Martin Carr on Constantine: The rise and fall of a Superman…
I never was a comic book fan. Had no affinity for the medium. Watchmen was only purchased for research purposes before the cinematic release. And what’s more I only just made it through the tome. You see, at that tender age I was convinced comic books and graphic novels were not an adult endeavour. Super heroes on the written page, irrespective of gender, powers, political leanings or violence quota failed to connect with me. Instead I spent my childhood watching films including Driller Killer, Re-Animator, Death Race 2000 and Shogun Assassin. Those and other more family friendly fare informed my decisions. Something which was counterbalanced by access to classical literature, including Dickens, Austen and Stoker with the occasional Shelley thrown in. Missing the boat you see is never solely down to the individual, not when family are involved.
Having made it this far you can assume my opinion changed. Shamefully that the epiphany took forty years to kick in, can be attributed to a combination of pig-headedness and elitism. By which I mean the unshakeable belief in my own opinion above all others, even in the face of insurmountable evidence. Arrogance I have learnt can be a dangerous thing.
That this intellectual barricade was breached by a cynical Scouser, perfect casting and deviant source material, is proof that fate can throw even the most isolated elitist a game changing curve ball from time to time. To me Constantine represents an adaptation so in tune with the source material, that it shook up my parochial preconceptions and raised the bar simultaneously. Before this I only had my film knowledge to fall back on. You see eureka moments never happen overnight and moments of resistance are inevitable. I was no different.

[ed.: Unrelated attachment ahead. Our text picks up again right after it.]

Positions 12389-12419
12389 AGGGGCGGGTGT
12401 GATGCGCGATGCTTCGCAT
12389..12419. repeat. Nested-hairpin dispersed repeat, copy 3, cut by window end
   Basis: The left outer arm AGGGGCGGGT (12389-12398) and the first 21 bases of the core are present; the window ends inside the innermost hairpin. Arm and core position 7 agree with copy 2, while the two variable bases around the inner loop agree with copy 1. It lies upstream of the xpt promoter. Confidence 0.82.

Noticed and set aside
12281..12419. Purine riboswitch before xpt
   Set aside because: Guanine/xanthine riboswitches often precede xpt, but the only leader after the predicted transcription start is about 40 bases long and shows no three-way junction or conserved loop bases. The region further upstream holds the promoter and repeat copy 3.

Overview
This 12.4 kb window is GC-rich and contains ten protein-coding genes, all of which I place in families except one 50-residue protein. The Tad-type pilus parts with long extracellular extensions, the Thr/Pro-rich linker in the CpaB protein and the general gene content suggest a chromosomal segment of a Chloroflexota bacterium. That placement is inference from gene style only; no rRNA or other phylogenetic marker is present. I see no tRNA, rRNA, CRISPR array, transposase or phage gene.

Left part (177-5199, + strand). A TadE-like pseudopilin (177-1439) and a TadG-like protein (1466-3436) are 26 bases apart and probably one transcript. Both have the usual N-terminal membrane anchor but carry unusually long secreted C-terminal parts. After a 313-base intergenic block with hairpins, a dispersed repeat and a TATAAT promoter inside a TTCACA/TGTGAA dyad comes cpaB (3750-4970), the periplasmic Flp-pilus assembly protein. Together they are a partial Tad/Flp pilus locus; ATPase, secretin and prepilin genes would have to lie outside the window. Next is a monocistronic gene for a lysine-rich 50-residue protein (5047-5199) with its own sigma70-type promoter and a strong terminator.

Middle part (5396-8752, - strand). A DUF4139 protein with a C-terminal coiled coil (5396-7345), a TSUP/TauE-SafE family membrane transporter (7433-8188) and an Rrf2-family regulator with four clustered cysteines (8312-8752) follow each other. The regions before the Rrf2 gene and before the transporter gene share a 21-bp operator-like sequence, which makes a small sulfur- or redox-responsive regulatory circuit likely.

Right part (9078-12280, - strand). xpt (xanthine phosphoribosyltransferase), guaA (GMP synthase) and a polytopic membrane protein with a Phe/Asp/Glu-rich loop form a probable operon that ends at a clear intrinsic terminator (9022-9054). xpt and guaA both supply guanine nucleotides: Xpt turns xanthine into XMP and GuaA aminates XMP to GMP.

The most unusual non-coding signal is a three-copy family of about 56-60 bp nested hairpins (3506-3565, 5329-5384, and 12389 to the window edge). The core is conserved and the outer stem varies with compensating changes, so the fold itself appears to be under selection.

This re-education began unsurprisingly through a string of social media sources. Like the mythical sewing circle or classical coven of Macbeth, people had gathered around the campfire to chat. Those within the rumour mill and close to casting choices had the inside track. This Constantine would have a harder edge and cynicism running through it like a malignant tumour. At last the much maligned Keanu Reeves version would be laid to rest. In truth Reeves had done stoic, driven, moody and heroic with his usual aplomb, but to no avail. In retrospect it was painfully clear how much the character was short changed.
Created by Alan Moore and using ‘Englishman In New York’ Sting as his template, Constantine represented a direct reaction to Conservative rule. Based in Newcastle around the time of pit closures, picketing miners and Thatcherite Britain in full swing, Moore went for the jugular with a subtle sledgehammer. At the heart of this thinly veiled manifesto cloaked in speech bubbles sat an agenda. Caustic humour so far ahead of the curve that some say Moore was laying the tracks as he went along. With this ever evolving process which continued with Watchmen and on into From Hell, Moore shaped what many consider to be landmarks in the industry. Something film companies should have considered with a little more reverence before attempting an adaptation.